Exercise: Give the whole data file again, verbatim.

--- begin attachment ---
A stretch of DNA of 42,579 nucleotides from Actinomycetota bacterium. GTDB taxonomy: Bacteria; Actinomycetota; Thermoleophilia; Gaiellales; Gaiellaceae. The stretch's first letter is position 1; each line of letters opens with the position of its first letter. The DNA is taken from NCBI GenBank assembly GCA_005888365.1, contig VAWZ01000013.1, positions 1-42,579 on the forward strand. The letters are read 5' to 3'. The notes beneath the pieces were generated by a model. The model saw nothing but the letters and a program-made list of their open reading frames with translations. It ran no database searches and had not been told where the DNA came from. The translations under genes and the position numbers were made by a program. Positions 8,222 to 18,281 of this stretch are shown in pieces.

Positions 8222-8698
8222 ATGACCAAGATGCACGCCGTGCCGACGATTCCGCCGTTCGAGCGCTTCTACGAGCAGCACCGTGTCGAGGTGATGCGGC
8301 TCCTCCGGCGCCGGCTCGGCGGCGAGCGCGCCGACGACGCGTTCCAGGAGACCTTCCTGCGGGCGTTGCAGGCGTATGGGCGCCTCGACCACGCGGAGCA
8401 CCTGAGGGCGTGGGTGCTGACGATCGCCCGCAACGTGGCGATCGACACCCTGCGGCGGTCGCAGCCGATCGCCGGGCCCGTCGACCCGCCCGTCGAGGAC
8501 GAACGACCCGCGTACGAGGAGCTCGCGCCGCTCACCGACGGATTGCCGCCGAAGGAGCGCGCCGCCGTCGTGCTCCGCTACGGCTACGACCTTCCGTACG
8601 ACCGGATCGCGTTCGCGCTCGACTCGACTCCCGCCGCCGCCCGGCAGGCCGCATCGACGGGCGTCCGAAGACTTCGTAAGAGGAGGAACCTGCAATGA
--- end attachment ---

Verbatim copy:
A stretch of DNA of 42,579 nucleotides from Actinomycetota bacterium. GTDB taxonomy: Bacteria; Actinomycetota; Thermoleophilia; Gaiellales; Gaiellaceae. The stretch's first letter is position 1; each line of letters opens with the position of its first letter. The DNA is taken from NCBI GenBank assembly GCA_005888365.1, contig VAWZ01000013.1, positions 1-42,579 on the forward strand. The letters are read 5' to 3'. The notes beneath the pieces were generated by a model. The model saw nothing but the letters and a program-made list of their open reading frames with translations. It ran no database searches and had not been told where the DNA came from. The translations under genes and the position numbers were made by a program. Positions 8,222 to 18,281 of this stretch are shown in pieces.

Positions 8222-8698
8222 ATGACCAAGATGCACGCCGTGCCGACGATTCCGCCGTTCGAGCGCTTCTACGAGCAGCACCGTGTCGAGGTGATGCGGC
8301 TCCTCCGGCGCCGGCTCGGCGGCGAGCGCGCCGACGACGCGTTCCAGGAGACCTTCCTGCGGGCGTTGCAGGCGTATGGGCGCCTCGACCACGCGGAGCA
8401 CCTGAGGGCGTGGGTGCTGACGATCGCCCGCAACGTGGCGATCGACACCCTGCGGCGGTCGCAGCCGATCGCCGGGCCCGTCGACCCGCCCGTCGAGGAC
8501 GAACGACCCGCGTACGAGGAGCTCGCGCCGCTCACCGACGGATTGCCGCCGAAGGAGCGCGCCGCCGTCGTGCTCCGCTACGGCTACGACCTTCCGTACG
8601 ACCGGATCGCGTTCGCGCTCGACTCGACTCCCGCCGCCGCCCGGCAGGCCGCATCGACGGGCGTCCGAAGACTTCGTAAGAGGAGGAACCTGCAATGA